The opinion of the court was delivered by: TYLER
This is a suit in admiralty to recover $102,917.08 for cargo admittedly lost in trans-Atlantic transit. The facts are not in dispute, and the parties have cross-moved for partial summary judgment on the issue of limitation of liability, posing another variant of the package limitation issue considered recently by the courts of this circuit in, among others, the cases of Leather's Best, Inc. v. S.S. MORMACLYNX, 451 F.2d 800 (1971), and Royal Typewriter Co., Division of Litton Business Systems, Inc. v. M/V KULMERLAND, 346 F. Supp. 1019 (S.D.N.Y. 1972).
Desiring to transport his household goods from New York to Hamburg, plaintiff-shipper contracted with the Seven Santini Bros., Inc. ("Santini"), a firm of international movers, which in turn arranged for carriage on Voyage 42 of the SS CONTAINER FORWARDER, a ship designed only for container carriage, and used by its owners and operators, defendant American Export Isbrandtsen Lines, Inc. ("Export"), for New York-Northern Europe crossings.
Santini requested and was furnished without charge a container, No. 18333, measuring the standard 40' X 8' X 8', by Container Marine Lines, a division of Export. Overland movement of No. 18333 was at shipper's expense. Santini loaded and sealed the container and delivered it to Export in New York City. A bill of lading dated January 8, 1971 was made out, with Rosenbruch as the consignee.
The bill of lading indicated under the column entitled "No. of Cont. or Other Pkgs." the number 1, and the words "shipper's load and count" were stamped in block letters under the typed-in description of the goods to be transported. Also on the bill, written in by Santini, was the proviso "stow under deck only". This the carrier subsequently crossed through, apparently indicating that it was to be disregarded.*
No. 18333 was in fact stowed, not under deck, but on a weather deck, and it, along with 31 other containers similarly stowed, was lost when the SS CONTAINER FORWARDER encountered heavy seas en route to Hamburg.
On these facts plaintiff seeks to recover $102,917.08, the asserted value of the cargo shipped. Defendant, while not admitting liability, claims that container No. 18333 qualifies as a "package" under § 4(5) of the Carriage of Goods by Sea Act ("COGSA"), 46 U.S.C.A. § 1304(5), which by its express terms would limit any recovery in this case to $500. Summary judgment, more in the nature of declaratory relief at this point in the proceedings, is prayed by both parties as to the applicability of § 4(5).
Section 4(5) of COGSA is a theoretically straightforward provision, designed to prevent carriers, presumed to have the superior bargaining position, from contracting altogether out of liability for cargo loss or damage. A lower limit in this regard of $500 per "package" is imposed.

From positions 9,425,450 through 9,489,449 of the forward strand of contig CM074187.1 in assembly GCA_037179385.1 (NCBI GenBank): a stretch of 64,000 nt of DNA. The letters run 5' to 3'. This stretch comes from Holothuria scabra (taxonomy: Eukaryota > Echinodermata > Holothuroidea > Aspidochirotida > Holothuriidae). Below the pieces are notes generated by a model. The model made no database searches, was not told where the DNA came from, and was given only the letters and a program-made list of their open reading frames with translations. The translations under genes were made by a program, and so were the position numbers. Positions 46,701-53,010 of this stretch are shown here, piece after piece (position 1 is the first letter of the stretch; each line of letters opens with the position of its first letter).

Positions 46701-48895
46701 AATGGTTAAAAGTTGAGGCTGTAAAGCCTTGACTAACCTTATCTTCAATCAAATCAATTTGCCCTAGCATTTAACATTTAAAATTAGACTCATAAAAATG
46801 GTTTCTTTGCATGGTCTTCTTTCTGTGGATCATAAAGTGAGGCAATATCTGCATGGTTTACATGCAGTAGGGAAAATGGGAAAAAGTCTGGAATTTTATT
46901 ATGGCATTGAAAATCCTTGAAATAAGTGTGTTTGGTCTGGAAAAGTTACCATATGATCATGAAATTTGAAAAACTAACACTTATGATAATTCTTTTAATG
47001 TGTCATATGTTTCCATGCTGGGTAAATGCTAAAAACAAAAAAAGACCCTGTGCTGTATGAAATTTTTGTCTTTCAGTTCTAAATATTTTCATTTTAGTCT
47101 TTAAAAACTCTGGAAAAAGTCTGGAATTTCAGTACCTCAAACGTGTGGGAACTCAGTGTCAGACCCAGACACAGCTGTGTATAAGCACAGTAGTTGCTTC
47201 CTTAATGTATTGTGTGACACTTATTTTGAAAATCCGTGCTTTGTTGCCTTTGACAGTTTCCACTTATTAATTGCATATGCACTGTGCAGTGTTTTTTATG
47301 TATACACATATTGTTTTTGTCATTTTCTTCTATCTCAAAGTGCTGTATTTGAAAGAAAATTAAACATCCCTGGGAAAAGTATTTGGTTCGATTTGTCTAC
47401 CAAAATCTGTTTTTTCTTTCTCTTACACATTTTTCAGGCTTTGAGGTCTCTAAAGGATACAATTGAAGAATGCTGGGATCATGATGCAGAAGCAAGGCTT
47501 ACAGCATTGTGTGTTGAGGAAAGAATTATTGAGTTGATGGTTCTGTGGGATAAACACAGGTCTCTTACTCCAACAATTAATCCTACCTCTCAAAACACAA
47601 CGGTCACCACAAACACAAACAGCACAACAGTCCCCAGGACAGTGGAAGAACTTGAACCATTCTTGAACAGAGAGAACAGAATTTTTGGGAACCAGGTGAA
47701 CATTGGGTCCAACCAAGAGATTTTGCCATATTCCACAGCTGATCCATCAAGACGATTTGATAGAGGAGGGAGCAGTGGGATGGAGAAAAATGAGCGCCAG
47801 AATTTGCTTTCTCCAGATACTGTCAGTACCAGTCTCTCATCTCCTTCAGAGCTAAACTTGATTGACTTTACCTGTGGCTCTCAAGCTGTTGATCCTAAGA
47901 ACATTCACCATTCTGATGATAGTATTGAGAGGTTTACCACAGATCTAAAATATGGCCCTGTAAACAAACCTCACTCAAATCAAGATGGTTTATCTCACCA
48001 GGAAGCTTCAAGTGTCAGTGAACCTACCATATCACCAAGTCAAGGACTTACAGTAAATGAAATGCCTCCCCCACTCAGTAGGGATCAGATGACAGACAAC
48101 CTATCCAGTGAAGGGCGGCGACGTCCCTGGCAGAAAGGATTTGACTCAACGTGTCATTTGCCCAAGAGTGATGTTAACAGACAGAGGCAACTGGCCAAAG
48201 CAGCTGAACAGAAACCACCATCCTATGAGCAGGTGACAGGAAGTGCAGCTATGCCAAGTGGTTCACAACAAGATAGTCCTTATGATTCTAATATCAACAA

But § 4(5) was enacted in 1936, well before the advent of container shipping, when $500 at least approximated the value of the average parcel shipped. Today, as a result of the widespread movement by the world's merchant marine to "containerization", large numbers of parcels are placed in a single container, a metal box normally measuring 40' X 8' X 8', before being loaded on board ship.
The inevitable question, whether a container is a package for § 4(5) purposes, was considered most recently by the Court of Appeals for the Second Circuit in Leather's Best, Inc. v. SS MORMACLYNX, 451 F.2d 800 (1971), where it was determined that it was not. The container there was delivered to the shipper under the supervision of the carrier's agent, the truck driver.
The driver gave the shipper a receipt indicating the number of parcels loaded, and the bill of lading itself bore the typed-in notation "1 container s.t.c. 99 bales of leather."
These facts, it was held, indicated the understanding of all concerned that the individual bales were the packages shipped, and that the container was essentially a device for the carrier's convenience in handling and stowage.
And, also found relevant, the carrier therein could not deny knowledge of both the nature of the cargo and number of packages employed to ship it.
Less participation by the carrier or less knowledge on its part as to the contents of a container, the opinion noted, would present an entirely different case.
Chief Judge Friendly, writing for the court, expressly set out as possible material variations the shipper packing a container already on its premises and receiving for it a bill of lading reciting only 1 under the column left ...